(REUTERS) - Delta Air Lines Inc, making a bigger play for business travellers, said it would change its frequent-flier programme to base miles earned towards free flights on how much customers spend rather than the distance travelled.
The move, which will take effect next year, will benefit corporate travellers who are the most profitable for airlines.
Those travellers can spend two to three times or more than leisure passengers, who tend to look for bargains. Business travellers also tend to book more flights.
Delta's change will sweeten mileage awards for travellers who pay more for airline tickets.
Mr George Hamlin, an aviation consultant in Fairfax, Virginia, said the frequent-flier plan change comes as airlines look to cater more to most profitable customers.
"It's going to upset a lot of people but it's economic reality," Mr Hamlin said. "Leisure passengers typically seek out price, and carrier loyalty is often a second priority."
As of Jan 1 of next year, Delta passengers will garner between 5 and 11 miles for each dollar spent on airfares depending on their frequent-flier status, with those at the highest level earning the most, the carrier said. Purchases with a Delta SkyMiles credit card will earn additional miles.
Airline loyalty programmes can help increase business among business travellers who fly often. Miles accrued under Delta's loyalty programme do not expire.
Mr Brian Kelly, founder of ThePointsGuy.com, a travel website that focuses on frequent-flier issues, said the move could be good for travellers who spend a lot on tickets but do not fly longer distances.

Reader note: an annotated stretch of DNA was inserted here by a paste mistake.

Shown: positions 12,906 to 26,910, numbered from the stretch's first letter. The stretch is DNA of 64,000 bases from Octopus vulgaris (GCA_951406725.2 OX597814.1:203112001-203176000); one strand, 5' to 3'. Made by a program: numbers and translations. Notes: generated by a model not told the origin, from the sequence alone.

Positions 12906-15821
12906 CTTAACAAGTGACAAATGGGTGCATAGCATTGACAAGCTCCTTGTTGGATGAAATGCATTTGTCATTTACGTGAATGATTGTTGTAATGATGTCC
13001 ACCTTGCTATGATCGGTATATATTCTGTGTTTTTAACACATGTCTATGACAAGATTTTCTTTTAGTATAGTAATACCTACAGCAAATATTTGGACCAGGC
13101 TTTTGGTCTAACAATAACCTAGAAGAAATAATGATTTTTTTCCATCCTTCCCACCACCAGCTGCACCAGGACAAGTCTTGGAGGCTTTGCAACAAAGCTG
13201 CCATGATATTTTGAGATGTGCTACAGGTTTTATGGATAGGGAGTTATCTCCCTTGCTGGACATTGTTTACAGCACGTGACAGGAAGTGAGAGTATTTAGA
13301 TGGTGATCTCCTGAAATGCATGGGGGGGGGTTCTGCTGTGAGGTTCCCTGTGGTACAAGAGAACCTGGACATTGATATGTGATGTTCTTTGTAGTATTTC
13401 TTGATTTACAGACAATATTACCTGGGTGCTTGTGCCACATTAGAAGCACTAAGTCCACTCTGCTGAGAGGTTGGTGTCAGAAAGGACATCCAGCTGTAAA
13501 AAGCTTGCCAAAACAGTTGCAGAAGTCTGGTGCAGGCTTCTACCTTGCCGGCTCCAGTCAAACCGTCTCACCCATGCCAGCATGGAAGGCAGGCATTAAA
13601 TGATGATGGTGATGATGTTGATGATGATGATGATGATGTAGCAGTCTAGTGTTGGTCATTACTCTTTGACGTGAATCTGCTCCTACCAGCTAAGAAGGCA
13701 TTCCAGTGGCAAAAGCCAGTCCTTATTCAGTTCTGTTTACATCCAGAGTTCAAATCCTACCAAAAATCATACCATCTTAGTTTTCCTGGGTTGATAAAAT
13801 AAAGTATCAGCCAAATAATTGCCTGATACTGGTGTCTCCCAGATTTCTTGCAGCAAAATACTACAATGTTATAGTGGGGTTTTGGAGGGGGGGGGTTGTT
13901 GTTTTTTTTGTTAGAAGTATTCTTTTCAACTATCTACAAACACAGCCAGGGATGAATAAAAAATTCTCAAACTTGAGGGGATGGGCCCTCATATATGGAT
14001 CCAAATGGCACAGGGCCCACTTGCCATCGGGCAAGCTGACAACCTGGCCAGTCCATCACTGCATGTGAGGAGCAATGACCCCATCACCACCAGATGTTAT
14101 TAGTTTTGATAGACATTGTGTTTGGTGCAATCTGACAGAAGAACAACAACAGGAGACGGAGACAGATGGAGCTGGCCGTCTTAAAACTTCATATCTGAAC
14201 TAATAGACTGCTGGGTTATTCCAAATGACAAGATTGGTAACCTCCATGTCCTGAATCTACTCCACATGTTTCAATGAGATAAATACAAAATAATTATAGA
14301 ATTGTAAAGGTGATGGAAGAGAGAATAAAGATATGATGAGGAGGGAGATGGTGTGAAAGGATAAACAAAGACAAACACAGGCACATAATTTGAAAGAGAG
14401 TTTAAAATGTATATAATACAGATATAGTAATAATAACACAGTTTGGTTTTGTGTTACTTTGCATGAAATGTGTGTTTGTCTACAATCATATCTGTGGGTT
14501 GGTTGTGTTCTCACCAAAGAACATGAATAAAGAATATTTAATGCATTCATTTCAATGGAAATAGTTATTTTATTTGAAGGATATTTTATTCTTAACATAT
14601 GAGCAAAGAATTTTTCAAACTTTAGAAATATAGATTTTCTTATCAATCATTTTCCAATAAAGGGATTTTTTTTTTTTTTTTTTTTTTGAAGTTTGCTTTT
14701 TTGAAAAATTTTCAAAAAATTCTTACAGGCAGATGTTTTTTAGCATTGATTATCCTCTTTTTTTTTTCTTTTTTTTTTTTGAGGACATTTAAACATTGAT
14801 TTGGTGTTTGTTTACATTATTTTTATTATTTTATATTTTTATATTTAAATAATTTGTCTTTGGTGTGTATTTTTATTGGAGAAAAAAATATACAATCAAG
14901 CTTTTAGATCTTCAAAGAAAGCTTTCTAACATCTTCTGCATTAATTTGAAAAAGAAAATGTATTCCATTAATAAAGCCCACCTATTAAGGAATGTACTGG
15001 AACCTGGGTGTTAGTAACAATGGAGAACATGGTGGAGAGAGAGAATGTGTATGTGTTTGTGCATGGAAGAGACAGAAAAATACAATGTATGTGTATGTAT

"It hurts consumers who are savvy with their money and go for the most reasonable fares," said Mr Kelly.
JetBlue Airways and Southwest Airlines also tie frequent-flier miles earned to the amount spent on a ticket, and Mr Hamlin said he expects other major United States airlines to follow suit.
Delta has taken many moves to draw more business travellers in recent years. It renovated terminals at LaGuardia and John F. Kennedy International airports in New York, a market rich with business customers. It is looking to lure more corporate passengers with a joint venture it began this year with Britain's Virgin Atlantic Airways, a partnership that strengthened Delta's presence at London's Heathrow airport.
Mr Robert Mann, an aviation consultant in Port Washington, New York, said Delta's move made sense and is now technologically feasible since airlines can track travellers' spending.
"The spend, the fares paid and the willingness to buy up are the best approximations of a customer's contribution to carrier profitability, and that's what you want to reward," Mr Mann said."That's what loyalty is."
American Airlines Group and United Continental Holdings declined to comment on Delta's move or any possible changes to their programmes.
Shares of Delta, which have risen about 22 per cent so far this year, rose 0.8 per cent to US$33.51 on Wednesday. Other airlines were mixed, with American Airlines down 0.7 per cent at US$36.75 and United off nearly 1 per cent at US$46.81.